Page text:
I’m especially pleased that the SCOTUS made this landmark decision on the anniversary of the day I met the love of my life!

Next, how about the Supreme Court rules that every adoptee has the right to their original birth certificate.

I Don’t Belong

I don’t belong,,,
I’m adopted in a world of people who grew up with siblings that looked like them.
I’m short in a world where height is envied.
I’m curvy in a world that covets jutting bones.
I’m introverted in a world that craves selfies.
I abstain in a world that drinks as a sport.
I cry watching loved ones hurt because I can’t take away their pain.
I’m lost but don’t want to be found.
I’m alone and content.
I envy those who have the courage to be themselves.
I admire those who stand up and declare they don’t fit the mold.
I believe there are new molds being made every day.
Look in the mirror and be proud.
Same is boring.
Happy and healthy new year to all those with the strength to break the old mold and create a new one.

Who Would Have Guessed?

We never know how life is going to turn out. All we can do is make plans, try our best, then be prepared to make changes when necessary.
When I started my search for my birthmother, I hadn’t realized that she had passed away the year before. However, during my search I came across a fabulous women, her family historian and self-proclaimed romantic, who wound up helping me sort together the pieces of my life. She helped me get a story. My story. The story I go into detail in Call Me Ella. You see, Ella was Elaine’s favorite aunt. She missed her favorite aunt. In a way, I think I brought her favorite aunt back to life.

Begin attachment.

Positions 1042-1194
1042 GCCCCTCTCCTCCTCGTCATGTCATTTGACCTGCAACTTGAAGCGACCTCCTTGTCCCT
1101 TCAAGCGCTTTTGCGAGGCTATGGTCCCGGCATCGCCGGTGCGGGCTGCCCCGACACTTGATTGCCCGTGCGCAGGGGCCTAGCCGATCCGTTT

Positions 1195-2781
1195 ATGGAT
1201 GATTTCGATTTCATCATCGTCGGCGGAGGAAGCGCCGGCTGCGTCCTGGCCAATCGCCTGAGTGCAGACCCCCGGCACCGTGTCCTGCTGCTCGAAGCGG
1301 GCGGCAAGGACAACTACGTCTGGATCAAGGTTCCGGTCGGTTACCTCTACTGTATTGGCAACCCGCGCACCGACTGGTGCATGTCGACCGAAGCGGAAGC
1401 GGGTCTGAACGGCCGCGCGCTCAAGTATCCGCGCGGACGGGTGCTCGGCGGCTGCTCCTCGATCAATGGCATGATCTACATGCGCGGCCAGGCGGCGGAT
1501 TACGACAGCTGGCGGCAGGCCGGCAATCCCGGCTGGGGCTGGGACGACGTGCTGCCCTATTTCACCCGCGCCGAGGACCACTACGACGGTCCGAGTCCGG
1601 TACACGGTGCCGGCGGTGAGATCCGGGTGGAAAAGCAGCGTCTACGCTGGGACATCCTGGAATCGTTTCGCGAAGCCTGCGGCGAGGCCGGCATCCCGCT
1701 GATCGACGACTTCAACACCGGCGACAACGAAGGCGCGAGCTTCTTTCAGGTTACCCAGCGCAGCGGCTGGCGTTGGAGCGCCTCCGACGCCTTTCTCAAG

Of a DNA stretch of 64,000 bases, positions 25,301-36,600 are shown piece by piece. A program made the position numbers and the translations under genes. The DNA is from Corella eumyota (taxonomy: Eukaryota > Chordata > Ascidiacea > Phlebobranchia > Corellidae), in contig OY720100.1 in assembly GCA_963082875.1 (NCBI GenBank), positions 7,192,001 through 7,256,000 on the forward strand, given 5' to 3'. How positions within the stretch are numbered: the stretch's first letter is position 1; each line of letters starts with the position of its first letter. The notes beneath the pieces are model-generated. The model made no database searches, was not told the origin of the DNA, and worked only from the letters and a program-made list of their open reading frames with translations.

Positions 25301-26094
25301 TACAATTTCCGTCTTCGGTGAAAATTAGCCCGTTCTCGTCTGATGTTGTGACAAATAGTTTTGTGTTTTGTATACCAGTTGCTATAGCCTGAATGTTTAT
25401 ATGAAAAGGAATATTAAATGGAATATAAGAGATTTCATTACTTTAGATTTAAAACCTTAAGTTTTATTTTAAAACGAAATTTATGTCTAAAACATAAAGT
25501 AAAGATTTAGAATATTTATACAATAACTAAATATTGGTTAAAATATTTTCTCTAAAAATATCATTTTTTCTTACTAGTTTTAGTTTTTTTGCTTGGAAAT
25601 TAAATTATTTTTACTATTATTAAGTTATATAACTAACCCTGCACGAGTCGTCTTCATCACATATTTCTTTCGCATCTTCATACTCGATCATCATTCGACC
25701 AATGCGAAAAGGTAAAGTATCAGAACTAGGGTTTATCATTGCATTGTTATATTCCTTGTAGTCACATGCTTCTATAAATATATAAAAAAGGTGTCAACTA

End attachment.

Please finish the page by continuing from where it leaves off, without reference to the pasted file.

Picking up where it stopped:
And where am I now? I’m totally awestruck that I am sitting on my new porch, enjoying lunch, overlooking a golf course, in the condo I just bought right above my new, favorite cousin Elaine.
As we were watching TV last night, both of us missing our husbands, mine is out of town on business and Elaine just lost hers to cancer, Elaine looks over to me, smiling, “Fifteen years ago when you sent me that first letter asking if you looked like anyone in my family, did you ever think we’d be sitting here today, living next to each other, watching tv?”
“Never in a million years,” I replied.
I never did meet my birthmom, but sometimes things do work out. Just not the way we ever imagined.

Happy Birthday to Me

So many years I thought my birthmother died during childbirth. On my birthday, more than other days, I felt guilty. My existence took her life.
When I learned that she hadn’t died in childbirth, it took a while for the reality to sink in. She relinquished me. Whether by choice or not, she went on living a life without me in it.
Now, on my birthday, I think about my birthmother and wonder if she thought about me every year on this day in August.

When do you think about your birth family the most? Are there triggers?